News reports have shown that President Barack Obama is sporting a record low approval rating, hovering somewhere between 40 percent and 42 percent. The question is why.
There is no shortage of arguments blaming Barack Obama for a malady of problems. So let's review them and see which ones best match the evidence from surveys.
The poor healthcare rollout. There are have been major glitches in the implementation of Obamacare, ranging from computer issues to coping with governors who won't sign onto the program or insurance companies trying to find ways to dump members into the exchanges. It's an area where the president has taken a public beating from Republicans, who probably should have focused on these problems instead of on a policy of government shutdown and dancing with default.
Yet Obama's numbers haven't been very good over the past few months. In fact, if you look at surveys going back to the summer, he's lagged behind his disapproval ratings since June. Such woes predate the health care implementation problems. Getting the glitches fixed might help the president in the polls, but they don't seem to be the cause of the slide.
Giving the Tea Party a rough ride: Those revelations that the IRS was tough on the Tea Party could be a culprit. The Tea Party hoped that such information would prove to the American people that they were being unfairly treated for standing up to President Obama.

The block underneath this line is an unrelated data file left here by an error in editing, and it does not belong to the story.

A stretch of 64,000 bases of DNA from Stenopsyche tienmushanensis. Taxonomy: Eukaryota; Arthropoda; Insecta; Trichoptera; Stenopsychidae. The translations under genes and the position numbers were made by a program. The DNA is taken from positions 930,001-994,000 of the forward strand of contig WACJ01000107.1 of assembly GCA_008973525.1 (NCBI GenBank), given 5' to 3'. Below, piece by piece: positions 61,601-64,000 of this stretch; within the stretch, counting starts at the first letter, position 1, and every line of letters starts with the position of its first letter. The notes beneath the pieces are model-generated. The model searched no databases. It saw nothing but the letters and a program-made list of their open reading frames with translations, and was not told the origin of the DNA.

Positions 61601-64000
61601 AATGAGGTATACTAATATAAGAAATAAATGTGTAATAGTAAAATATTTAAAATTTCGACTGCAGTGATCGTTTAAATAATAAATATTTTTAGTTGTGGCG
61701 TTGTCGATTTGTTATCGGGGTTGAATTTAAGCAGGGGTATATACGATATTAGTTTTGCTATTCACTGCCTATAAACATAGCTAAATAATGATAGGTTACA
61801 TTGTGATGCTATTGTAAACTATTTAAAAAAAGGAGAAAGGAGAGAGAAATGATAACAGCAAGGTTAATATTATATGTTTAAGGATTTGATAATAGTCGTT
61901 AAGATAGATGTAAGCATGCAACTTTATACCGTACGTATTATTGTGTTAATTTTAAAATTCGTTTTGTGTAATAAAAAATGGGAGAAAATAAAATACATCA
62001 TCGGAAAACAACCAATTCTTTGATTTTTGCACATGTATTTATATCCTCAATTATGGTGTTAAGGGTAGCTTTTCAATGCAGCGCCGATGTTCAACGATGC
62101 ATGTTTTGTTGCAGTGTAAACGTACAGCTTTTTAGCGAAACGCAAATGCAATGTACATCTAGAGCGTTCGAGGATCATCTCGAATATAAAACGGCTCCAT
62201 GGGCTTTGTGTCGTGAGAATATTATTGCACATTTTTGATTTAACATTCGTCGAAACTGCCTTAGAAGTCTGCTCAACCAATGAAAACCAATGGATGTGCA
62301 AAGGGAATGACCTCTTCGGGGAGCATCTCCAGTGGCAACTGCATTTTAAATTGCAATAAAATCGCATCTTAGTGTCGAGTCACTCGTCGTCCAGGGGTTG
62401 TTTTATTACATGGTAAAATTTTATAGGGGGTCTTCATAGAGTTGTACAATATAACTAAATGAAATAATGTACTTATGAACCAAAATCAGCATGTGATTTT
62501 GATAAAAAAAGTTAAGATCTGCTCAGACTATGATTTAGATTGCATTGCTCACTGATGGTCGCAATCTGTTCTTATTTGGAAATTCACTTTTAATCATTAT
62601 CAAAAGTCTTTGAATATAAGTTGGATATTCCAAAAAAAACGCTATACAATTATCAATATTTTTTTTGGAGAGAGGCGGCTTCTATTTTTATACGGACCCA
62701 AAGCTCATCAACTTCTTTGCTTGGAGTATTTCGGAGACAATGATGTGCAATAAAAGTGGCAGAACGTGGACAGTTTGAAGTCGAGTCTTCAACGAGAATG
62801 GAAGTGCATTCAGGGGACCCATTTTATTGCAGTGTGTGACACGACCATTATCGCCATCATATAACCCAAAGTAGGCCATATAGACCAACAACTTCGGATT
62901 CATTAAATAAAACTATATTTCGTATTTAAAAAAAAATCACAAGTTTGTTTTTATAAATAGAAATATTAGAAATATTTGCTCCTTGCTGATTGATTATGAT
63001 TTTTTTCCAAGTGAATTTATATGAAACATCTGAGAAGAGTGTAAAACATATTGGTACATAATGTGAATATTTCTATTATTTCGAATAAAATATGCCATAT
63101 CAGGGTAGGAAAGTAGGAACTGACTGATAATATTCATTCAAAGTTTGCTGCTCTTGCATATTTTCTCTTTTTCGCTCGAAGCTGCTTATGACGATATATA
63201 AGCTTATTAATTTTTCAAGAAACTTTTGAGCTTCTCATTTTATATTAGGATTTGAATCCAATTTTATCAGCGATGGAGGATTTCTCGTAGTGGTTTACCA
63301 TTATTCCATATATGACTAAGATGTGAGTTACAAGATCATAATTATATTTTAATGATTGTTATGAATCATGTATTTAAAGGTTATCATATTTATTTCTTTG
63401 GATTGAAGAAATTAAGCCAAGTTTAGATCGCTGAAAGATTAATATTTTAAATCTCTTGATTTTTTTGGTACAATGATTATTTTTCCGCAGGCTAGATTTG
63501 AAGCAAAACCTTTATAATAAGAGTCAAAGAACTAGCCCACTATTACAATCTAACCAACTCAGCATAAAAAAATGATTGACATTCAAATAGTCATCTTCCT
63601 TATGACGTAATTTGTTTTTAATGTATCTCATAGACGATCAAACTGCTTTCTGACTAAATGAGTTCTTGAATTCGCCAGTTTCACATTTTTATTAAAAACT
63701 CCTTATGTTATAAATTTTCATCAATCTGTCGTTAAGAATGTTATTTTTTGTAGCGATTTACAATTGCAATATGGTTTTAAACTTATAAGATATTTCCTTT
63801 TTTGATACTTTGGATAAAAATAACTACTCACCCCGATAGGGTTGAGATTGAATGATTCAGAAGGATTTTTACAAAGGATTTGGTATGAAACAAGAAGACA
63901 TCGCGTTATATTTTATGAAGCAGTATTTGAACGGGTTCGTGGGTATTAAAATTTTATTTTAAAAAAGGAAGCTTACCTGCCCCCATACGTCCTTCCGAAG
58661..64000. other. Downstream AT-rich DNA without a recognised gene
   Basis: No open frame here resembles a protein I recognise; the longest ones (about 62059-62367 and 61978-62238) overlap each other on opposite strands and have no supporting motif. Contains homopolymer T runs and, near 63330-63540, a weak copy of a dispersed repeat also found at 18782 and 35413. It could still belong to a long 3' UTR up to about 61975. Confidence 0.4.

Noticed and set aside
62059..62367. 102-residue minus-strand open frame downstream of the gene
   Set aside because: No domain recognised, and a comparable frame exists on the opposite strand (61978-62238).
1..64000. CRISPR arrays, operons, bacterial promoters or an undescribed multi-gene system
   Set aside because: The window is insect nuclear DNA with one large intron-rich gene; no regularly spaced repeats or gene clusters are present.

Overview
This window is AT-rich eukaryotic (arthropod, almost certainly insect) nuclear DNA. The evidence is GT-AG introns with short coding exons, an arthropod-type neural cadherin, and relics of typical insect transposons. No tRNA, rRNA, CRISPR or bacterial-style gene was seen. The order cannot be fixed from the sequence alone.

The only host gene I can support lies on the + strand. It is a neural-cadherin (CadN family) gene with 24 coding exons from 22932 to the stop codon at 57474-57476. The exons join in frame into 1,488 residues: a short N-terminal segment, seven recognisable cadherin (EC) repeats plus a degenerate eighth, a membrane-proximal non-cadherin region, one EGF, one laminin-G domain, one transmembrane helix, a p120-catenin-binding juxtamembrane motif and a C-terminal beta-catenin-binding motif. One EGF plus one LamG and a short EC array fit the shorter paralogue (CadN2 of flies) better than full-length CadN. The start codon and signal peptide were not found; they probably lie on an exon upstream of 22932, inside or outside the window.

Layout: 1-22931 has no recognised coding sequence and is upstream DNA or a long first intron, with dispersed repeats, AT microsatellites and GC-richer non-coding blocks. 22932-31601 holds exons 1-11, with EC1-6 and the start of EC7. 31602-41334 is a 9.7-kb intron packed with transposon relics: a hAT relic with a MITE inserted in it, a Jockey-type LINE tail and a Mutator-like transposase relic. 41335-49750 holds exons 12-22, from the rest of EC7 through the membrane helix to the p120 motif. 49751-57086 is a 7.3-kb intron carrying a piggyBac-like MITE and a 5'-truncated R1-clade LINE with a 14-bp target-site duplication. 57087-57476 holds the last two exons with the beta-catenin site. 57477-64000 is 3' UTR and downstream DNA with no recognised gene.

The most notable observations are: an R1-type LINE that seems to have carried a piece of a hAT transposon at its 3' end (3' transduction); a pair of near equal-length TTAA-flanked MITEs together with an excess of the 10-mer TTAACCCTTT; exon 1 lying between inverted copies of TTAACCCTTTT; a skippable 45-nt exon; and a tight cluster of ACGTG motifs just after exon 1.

Unfortunately for the Tea Party, a groundswell of sympathy has failed to materialize. The party hurt its image badly during the budget crisis, and its approval ratings are toxic, less than half of Obama's approval rating. And a House of Representatives investigation showed all new groups, not just the Tea Party (some liberal ones too), received special scrutiny. It was a hazing incident.
The Benghazi crisis: Until Fox News signs off the air, it'll be pounding President Obama on this one. And GOP senators are threatening to hold up Obama nominations until more information comes out about the crisis, ostensibly to make front-runner Hillary Clinton look bad. Yet there's no indication that this crisis, which predates Obama's reelection, had any impact on his polls, which show an early summer slide, well after Benghazi has been beaten to death in conservative press circles.
NSA spying scandal: Here's where the poll numbers line up best with the timing of problems. Obama had approval ratings about even with disapproval ratings as we shifted into May of 2013, until Edward Snowden's bombshell revelations about spying by the National Security Agency, which united liberals and libertarians. A massive anti-NSA protest after the shutdown kept the story in the news. That's why nearly every poll has him under water (higher disapproval ratings than approval ratings) since June. And looking more in-depth, you can see that the president has been wounded as much with his own party faithful as anyone. It also explains why Democrats are still comfortably leading the generic ballot over Republicans even as Obama flails about.
Obama has nominated Jeh Johnson, who negotiated the "Don't Ask, Don't Tell" policy. But Johnson, a Pentagon lawyer, also defended the drone program. Unless Obama addresses these surveillance concerns, he'll remain an unpopular president.
John A. Tures, associate professor of political science, LaGrange College; email@example.com.